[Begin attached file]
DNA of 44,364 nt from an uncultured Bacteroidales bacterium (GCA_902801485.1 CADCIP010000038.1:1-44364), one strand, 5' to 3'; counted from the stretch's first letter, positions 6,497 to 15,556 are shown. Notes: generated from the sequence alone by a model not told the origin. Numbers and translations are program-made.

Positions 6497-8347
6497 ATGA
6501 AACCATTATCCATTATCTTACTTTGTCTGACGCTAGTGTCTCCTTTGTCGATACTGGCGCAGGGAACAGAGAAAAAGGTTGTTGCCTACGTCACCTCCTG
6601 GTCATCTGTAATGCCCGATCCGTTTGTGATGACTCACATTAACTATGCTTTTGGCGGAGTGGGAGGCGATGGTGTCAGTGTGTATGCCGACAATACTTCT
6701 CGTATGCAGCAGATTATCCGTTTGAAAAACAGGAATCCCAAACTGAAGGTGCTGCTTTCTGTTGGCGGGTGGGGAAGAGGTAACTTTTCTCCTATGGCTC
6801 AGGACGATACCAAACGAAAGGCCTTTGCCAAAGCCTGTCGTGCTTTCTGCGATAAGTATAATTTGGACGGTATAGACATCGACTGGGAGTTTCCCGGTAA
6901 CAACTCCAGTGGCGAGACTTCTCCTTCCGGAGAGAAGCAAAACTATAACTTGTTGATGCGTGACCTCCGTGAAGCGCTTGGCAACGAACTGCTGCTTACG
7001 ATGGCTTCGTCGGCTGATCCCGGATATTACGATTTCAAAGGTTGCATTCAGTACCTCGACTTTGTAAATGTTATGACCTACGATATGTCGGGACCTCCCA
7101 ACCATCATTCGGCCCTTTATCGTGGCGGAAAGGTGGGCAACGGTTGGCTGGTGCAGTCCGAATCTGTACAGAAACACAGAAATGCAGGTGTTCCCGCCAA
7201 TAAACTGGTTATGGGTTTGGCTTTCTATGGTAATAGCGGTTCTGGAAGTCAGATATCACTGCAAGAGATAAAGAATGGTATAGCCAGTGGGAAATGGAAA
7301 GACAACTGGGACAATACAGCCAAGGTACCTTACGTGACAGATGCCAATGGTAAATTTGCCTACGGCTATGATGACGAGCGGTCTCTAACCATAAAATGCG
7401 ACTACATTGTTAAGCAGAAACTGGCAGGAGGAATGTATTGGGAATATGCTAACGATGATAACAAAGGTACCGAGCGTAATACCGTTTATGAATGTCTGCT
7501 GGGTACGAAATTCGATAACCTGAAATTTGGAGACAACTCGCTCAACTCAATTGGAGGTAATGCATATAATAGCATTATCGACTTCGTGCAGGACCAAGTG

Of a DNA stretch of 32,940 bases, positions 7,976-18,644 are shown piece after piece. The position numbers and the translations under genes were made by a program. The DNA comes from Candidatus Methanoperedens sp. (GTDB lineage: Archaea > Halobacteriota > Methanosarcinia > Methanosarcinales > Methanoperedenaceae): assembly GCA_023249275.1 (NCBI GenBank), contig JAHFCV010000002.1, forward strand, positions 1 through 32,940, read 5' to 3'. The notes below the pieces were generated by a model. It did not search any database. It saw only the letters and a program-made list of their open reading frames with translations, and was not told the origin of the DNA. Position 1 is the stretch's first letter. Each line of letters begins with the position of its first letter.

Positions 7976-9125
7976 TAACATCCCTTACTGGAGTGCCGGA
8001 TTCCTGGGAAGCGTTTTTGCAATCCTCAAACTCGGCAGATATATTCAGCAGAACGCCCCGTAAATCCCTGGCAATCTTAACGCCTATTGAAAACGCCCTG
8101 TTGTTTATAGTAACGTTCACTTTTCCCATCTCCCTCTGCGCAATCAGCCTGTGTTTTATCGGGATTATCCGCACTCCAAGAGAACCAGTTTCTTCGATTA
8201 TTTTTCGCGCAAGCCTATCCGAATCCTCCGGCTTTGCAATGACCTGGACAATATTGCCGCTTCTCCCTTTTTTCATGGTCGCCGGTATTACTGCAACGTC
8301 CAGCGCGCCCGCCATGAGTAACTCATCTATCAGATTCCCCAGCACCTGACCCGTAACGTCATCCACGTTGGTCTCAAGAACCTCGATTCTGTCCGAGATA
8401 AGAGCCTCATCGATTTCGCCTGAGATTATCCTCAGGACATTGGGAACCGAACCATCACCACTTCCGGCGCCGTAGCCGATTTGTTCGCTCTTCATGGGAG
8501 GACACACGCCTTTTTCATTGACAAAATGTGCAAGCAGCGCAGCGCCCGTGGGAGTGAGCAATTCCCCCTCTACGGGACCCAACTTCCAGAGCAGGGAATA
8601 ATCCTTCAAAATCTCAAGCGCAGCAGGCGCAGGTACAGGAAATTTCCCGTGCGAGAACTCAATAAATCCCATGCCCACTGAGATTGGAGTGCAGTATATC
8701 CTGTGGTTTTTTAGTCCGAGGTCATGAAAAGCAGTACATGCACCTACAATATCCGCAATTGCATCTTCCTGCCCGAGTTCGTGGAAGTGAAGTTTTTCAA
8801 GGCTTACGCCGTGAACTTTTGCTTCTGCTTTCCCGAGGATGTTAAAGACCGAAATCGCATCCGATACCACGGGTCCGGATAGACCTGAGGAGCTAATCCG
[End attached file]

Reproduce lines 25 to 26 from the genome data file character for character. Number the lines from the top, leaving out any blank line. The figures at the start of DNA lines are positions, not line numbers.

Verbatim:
8701 CTGTGGTTTTTTAGTCCGAGGTCATGAAAAGCAGTACATGCACCTACAATATCCGCAATTGCATCTTCCTGCCCGAGTTCGTGGAAGTGAAGTTTTTCAA
8801 GGCTTACGCCGTGAACTTTTGCTTCTGCTTTCCCGAGGATGTTAAAGACCGAAATCGCATCCGATACCACGGGTCCGGATAGACCTGAGGAGCTAATCCG